Four UCLA students piled into a tan station wagon and headed south, radio blasting.
Time was of the essence, but they weren’t rushing to a music festival or spring break in Mexico—they just didn’t want to miss low tide. It’s a routine that Denita Toneva, a senior majoring in environmental science, has gotten used to.
“I’ve learned to schedule my life around the tides,” Toneva said.
The students were heading to the craggy shoreline of Palos Verdes to study intertidal zones, critical ecosystem links between land and sea. The rocky tidepools along the well-to-do coastal neighborhood are home to diverse plant and animal life such as small fish, sea anemones and mollusks.
The study is part of the Senior Practicum, a year-long program that pairs small groups of students with real-world clients to devise solutions to environmental problems. The practicum is mandatory for all undergraduates with the UCLA Institute of the Environment and Sustainability.
Toneva’s group chose to work with the Bay Foundation. Sea urchins had overpopulated the tidepools and were ravenously devouring algae, an important link in the food chain. Without the algae, other species would have nothing to eat and the ecosystem’s biodiversity would be in serious trouble.
“Getting the students was an opportunity to get that next generation of thinkers involved in this process,” said Tom Ford, the Bay Foundation’s executive director.
After a preliminary meeting in November, the students came up with a research plan. They would remove the urchins and take weekly measurements to see how other species recovered. Then El Niño arrived.
The urchin invasion was wiped out, likely because of warm waters from the global climate event. When the students showed up in December, all that remained were a few scattered shells.
Nature tends to throw a few curveballs. Sometimes, that leads to unexpected discoveries.
Shifting tactics, the team decided to record intertidal life during El Niño. They plan to compare this year to the massive 1997-98 El Niño and non-El Niño years—hopefully shedding light on how climate change impacts biodiversity. The process would take them off campus every week to brave the elements and get their feet wet, literally, with challenging fieldwork.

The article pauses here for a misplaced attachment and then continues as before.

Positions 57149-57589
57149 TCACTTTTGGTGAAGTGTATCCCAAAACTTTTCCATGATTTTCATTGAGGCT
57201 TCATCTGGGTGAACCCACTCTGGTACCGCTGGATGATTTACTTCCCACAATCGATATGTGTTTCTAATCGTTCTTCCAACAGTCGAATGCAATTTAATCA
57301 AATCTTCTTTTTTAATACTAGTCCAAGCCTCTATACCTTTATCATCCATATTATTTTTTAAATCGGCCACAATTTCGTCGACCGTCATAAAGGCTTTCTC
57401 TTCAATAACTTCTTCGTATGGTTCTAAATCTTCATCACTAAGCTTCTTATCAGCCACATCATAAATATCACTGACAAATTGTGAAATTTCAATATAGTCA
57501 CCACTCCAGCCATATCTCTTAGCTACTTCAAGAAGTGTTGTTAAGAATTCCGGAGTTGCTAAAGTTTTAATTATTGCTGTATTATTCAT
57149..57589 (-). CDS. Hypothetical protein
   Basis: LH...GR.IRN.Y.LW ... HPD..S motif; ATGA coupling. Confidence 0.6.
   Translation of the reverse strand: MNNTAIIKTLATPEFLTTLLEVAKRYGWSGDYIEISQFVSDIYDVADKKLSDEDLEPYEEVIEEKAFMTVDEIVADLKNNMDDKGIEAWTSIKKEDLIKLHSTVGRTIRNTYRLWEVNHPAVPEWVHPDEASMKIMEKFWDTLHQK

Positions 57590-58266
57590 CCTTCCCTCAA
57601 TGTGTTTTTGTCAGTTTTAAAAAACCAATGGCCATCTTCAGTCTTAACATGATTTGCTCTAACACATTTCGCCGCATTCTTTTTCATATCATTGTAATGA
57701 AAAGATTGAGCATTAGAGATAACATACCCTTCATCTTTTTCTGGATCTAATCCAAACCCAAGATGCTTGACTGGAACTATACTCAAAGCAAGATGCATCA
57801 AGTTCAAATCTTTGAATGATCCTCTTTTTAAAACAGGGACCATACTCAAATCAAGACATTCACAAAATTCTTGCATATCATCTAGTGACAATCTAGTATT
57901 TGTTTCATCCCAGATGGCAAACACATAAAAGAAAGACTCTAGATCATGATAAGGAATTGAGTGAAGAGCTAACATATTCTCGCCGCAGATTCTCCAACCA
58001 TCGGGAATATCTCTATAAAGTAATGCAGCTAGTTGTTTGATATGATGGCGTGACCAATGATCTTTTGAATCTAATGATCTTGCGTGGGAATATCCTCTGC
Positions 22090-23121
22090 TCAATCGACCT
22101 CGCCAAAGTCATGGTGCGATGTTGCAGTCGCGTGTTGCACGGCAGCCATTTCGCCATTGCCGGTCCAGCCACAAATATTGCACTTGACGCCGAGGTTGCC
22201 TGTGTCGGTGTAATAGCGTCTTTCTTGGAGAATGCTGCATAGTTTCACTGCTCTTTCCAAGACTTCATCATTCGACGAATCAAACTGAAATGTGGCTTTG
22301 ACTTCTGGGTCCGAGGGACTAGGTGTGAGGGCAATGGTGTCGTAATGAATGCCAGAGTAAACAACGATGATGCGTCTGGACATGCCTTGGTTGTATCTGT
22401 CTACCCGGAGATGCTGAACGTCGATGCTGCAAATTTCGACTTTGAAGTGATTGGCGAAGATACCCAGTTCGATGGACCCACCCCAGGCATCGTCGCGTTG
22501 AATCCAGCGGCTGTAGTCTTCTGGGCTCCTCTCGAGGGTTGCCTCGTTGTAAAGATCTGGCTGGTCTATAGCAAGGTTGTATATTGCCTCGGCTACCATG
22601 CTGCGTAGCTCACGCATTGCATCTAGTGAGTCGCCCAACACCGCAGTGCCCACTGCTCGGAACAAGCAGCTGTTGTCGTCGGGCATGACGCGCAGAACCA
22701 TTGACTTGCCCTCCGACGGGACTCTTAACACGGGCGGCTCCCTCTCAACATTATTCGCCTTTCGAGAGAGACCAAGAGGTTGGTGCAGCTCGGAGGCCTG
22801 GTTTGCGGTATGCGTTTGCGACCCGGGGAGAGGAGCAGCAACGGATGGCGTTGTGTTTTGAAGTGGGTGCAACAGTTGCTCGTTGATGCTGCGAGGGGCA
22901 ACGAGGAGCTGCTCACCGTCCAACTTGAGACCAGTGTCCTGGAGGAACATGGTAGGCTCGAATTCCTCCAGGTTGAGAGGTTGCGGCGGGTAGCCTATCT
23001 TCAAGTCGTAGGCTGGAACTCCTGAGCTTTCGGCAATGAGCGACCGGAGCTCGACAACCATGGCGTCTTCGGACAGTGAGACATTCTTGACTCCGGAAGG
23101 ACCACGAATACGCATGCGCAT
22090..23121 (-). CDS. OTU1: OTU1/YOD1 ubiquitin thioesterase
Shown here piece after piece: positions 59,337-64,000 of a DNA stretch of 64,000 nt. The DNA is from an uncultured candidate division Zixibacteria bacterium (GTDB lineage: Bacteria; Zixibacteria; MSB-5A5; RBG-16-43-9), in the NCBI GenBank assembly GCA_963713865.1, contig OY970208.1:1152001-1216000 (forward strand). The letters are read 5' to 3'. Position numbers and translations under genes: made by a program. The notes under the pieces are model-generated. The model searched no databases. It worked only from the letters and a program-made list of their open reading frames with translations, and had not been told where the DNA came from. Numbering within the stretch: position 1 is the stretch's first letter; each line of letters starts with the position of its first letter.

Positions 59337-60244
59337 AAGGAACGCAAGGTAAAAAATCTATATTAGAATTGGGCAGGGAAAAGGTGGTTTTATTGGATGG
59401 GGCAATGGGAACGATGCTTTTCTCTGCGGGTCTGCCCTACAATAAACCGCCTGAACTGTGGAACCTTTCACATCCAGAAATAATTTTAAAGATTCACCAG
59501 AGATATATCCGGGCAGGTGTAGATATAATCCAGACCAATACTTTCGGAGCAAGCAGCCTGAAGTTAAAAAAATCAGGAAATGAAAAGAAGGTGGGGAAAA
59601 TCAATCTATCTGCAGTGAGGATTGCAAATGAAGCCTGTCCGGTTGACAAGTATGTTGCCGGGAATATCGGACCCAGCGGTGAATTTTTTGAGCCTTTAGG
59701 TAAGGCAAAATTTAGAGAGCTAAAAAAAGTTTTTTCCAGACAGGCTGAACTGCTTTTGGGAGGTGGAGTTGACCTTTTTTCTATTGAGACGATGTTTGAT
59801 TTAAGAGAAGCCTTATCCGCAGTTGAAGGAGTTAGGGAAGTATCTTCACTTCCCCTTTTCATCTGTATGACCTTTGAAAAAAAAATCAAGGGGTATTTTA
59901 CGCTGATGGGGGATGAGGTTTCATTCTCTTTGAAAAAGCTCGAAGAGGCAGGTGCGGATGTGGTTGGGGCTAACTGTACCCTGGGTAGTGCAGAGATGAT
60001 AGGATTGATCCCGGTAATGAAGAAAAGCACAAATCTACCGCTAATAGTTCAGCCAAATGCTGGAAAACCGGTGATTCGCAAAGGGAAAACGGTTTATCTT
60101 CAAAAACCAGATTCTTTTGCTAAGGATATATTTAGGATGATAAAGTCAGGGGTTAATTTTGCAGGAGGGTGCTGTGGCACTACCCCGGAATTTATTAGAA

The work is equal parts science and extreme sport. The students scramble hundreds of feet down steep bluffs with equipment in tow, then wade into 60-degree water and measure out a 30 meter section of tidepool. Using waterproof pens and notepads, they record data about the species they see—what kind and how many there are. They also measure pH, temperature and salinity, and record physical characteristics of the ground below. Working meter by meter, they move quickly. There’s only a short window of time when the tide is low enough to make observations. After that, the waves start to come.
It’s exhilarating and a little bit scary, Toneva said. “But that’s the fun part.”
On Sunday, the expedition was more hurried than usual, said Joseph Curti, a team member. A planned Saturday outing was called off because of an El Nino rainstorm. Another storm was expected on Monday. The students desperately needed a data set to maintain a consistent record. When they pulled up to the bluffs, they were greeted by 25 mile per hour winds and rough surf. They decided to go for it anyway. Soon after they set up, a large wave toppled Toneva—leaving her shaken and shivering from the cold, but unhurt. The team worked quickly, constantly peeking over their shoulders for waves. The big ones caused the water to foam, obscuring their view and slowing the count. Working methodically, they recorded data as the tide rose.
“Hurry up. Let’s get out of here,” said Curti, moments before a big wave surprised the team, soaking them one last time.
In the end, they got the measurements they needed and dried off while taking in the scenic coastline. A cormorant scanned the surface of the ocean for fish.
It sounds dramatic, but the students are playful, laughing at clumsy missteps and watching each other’s backs while following safety procedures. Casey Crampton, who grew up south of Palos Verdes in Orange County, said camaraderie is one of the biggest benefits of the Senior Practicum.
“There’s a lot of bonding,” Crampton said. “We travel to the site together, we’re there for a couple hours and we have weekly team meetings.”
For Denita Toneva, the impact of their work is what matters most. The urchins took over because of a lack of predators—spiny lobsters had been overfished, human development eliminated southern California’s sea otters, and sea stars had been decimated by a wasting disease. Through their work, Toneva and her team are collecting data that can help scientists preserve intertidal communities in the future. They’re also protecting creatures like sea hares, slug-like mollusks Toneva calls “cute.”
“Everybody thinks environmentalists are total pessimists but in reality we are the biggest optimists,” Toneva said. “We know how bad it is and we still think we can make a difference.”